So-called “cancel culture” is spreading like wildfire across the literary landscape. It’s got to the point where employees of publishers are trying to exercise a veto over what books their employers publish. As one progressive commenter put it, “Nobody has a human right to a lucrative book contract without regard for whether their opinions are sound or valuable.” Yes, he really said that. Clearly, as far as he’s concerned, free speech is subjective rather than objective. As the UK Evening Standard notes:
Take JK Rowling, who was labelled a toxic transphobe after she posted a tweet mocking the word “people” who menstruate instead of “women” … Staff working on Rowling’s latest children’s book, The Ickabog, at Hachette were so “upset” they threatened to down tools. The management pushed back. “We will never make our employees work on a book whose content they find upsetting for personal reasons, but we draw a distinction between that and refusing to work on a book because they disagree with an author’s views outside their writing, which runs contrary to our belief in free speech,” was the official statement.
A former employee puts it differently. “The employees were encouraged to follow diversity and pro-trans initiatives. There was only one way we were supposed to think about these issues, but then JK Rowling, their most successful author, said what she said, so the management had to take a stand in favour of free speech and face down the younger staff. That’s when they realised these initiatives had gone too far in the first place, which a lot of employees felt, but no one was prepared to come out and say it.”
. . .
Similarly, the news that Penguin Random House Canada would be publishing outspoken Canadian psychologist and life coach Jordan Peterson’s sequel to his 12 Rules for Life apparently reduced many of its employees “to tears”.
There’s more at the link.
As smaller-scale independent authors, we can’t do much about the wider culture. Each of us, taken individually, is too small – in market presence, in influence, in prominence – to make much of a difference. However, we’re also less likely to face “cancel culture” pressure from our publishers, because most of us are self-published. As for the outlets where we sell our books, yes, “cancel culture” may close some of them to us; but in the Internet age, there are always alternatives. If we can’t find one today, one will emerge tomorrow – or we can band together and build a new one. The “gatekeeper” function of traditional publishing is long dead.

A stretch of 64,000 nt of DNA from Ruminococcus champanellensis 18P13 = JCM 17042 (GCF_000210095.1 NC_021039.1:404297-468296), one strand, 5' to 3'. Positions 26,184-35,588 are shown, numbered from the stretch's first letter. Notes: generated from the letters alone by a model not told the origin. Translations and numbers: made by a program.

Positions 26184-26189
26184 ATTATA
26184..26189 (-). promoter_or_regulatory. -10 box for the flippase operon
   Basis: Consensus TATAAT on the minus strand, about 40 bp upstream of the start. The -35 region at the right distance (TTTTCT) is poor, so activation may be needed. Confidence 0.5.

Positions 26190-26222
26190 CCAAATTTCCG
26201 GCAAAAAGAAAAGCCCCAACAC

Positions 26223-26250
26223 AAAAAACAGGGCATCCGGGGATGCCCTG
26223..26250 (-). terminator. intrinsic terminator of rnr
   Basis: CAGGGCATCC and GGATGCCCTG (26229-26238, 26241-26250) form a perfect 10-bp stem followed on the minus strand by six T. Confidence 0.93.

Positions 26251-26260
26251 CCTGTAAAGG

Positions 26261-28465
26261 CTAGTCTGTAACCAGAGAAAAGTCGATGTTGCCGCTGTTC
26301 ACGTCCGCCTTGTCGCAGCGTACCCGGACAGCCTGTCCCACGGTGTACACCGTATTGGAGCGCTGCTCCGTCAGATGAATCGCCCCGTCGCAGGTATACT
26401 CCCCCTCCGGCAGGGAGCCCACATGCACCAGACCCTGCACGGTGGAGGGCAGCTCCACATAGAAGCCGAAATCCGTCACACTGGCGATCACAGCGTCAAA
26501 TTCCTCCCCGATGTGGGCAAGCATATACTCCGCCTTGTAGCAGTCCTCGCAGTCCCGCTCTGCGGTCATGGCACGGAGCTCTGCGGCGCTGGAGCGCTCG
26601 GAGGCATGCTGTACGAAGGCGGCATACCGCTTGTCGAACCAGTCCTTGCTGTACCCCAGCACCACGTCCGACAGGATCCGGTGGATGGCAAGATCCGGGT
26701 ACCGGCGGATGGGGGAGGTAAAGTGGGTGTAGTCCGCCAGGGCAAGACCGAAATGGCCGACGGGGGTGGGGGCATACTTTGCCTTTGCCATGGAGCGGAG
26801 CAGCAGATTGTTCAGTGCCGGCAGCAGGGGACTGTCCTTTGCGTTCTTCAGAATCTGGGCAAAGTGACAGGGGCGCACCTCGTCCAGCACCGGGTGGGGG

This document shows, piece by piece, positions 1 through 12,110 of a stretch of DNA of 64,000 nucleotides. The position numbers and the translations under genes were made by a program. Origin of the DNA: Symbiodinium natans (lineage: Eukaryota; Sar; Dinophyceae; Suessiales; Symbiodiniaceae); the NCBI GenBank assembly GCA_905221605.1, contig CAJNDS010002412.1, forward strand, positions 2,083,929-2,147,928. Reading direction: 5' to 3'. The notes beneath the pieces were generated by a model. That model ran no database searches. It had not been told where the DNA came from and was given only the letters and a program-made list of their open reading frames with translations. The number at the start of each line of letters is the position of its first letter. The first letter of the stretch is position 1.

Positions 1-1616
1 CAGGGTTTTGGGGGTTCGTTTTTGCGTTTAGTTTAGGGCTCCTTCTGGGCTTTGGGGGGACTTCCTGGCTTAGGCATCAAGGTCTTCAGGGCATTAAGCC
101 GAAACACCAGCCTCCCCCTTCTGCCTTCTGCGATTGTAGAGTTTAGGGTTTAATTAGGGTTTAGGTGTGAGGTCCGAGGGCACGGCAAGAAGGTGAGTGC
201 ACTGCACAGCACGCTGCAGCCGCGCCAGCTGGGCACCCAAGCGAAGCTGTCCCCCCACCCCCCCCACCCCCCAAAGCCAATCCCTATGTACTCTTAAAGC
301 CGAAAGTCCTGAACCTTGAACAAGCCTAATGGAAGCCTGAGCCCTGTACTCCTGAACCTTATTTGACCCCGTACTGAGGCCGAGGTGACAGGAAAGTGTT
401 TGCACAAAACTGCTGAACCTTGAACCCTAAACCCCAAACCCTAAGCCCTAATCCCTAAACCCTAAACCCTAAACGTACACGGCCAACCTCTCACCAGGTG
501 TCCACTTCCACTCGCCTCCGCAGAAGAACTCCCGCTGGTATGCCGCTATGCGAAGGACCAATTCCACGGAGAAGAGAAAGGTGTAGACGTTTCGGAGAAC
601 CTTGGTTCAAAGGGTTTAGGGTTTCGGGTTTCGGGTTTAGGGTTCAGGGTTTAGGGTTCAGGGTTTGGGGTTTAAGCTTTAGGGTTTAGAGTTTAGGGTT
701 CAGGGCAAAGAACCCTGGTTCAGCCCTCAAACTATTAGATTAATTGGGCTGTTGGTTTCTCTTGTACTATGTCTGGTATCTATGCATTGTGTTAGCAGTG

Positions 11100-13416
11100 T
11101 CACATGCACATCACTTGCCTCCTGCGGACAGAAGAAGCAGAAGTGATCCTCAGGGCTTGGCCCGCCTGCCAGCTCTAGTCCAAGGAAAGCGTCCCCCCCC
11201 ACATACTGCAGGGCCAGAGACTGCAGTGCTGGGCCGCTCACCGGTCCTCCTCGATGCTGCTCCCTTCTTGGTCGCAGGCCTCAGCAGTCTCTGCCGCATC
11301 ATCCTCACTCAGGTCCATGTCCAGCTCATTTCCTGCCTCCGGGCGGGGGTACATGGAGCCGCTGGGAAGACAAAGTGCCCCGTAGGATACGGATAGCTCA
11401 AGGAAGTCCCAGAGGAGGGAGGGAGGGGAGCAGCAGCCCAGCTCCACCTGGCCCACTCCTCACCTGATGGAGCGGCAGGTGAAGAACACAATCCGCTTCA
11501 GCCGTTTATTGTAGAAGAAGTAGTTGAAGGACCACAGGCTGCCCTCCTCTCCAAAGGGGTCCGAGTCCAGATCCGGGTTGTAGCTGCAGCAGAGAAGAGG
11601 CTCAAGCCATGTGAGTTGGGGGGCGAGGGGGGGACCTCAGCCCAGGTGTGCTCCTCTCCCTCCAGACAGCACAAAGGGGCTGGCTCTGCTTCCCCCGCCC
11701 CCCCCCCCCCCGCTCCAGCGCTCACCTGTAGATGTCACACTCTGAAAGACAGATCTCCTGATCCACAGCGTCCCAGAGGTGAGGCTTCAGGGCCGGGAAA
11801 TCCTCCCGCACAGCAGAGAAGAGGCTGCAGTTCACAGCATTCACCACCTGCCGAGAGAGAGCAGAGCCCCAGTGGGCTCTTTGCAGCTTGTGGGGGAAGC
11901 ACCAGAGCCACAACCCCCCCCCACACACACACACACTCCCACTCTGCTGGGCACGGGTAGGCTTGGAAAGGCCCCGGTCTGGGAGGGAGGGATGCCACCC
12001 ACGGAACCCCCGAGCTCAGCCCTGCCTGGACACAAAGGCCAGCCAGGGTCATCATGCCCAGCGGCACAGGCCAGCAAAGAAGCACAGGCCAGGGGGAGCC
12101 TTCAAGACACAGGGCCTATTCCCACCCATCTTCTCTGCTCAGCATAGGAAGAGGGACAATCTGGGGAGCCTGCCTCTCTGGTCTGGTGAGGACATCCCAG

That being the case, there’s one area where any and every author can make a difference in an age of “cancel culture”: namely, the nature of our protagonists. Who are the heroes of our books? Are we, in fact, writing heroes, or just people who “go along to get along”? Do our protagonists change the world around them, or do they simply drift along with the current of the times, not so much “doing” as “being done unto”?
I think this is important, because every segment of our society – whether we like it or not – has heroes. The progressive left would probably regard Antifa and BLM rioters as the “heroes” of 2020, whereas others would regard them as the villains of the piece. There are some on the right of US politics who regard President Trump as a hero, while others on the left see him rather differently. Heroism, like beauty, seems to be in the eye of the beholder.
It’s important to note that the heroes who inspire society live on in legend and popular imagination long past their mortal lifetimes. Consider Horatius Cocles, immortal in memory for his stand at the Pons Sublicius in 508 BC. Admittedly, he had an equally immortal literary agent in Macaulay with his immensely influential colonial-era poem “Horatius” – a classic example of an “author’s hero” surpassing and eclipsing the “historical hero” in popular imagination. Can you imagine a modern progressive icon like “Pajama Boy” becoming as entrenched in current or future imagination as Horatius was in the imagination of the Victorian era? Compare and contrast:
We may well laugh at such a comparison, but let’s face it: any writer can shape the opinions of his or her readers. Some would say it’s incumbent upon us to try. If so, what sort of heroes should we be crafting for today’s society? Should we write heroes that “cancel culture” will applaud, or should we write heroes that history will remember?
I know which option I’ll choose . . .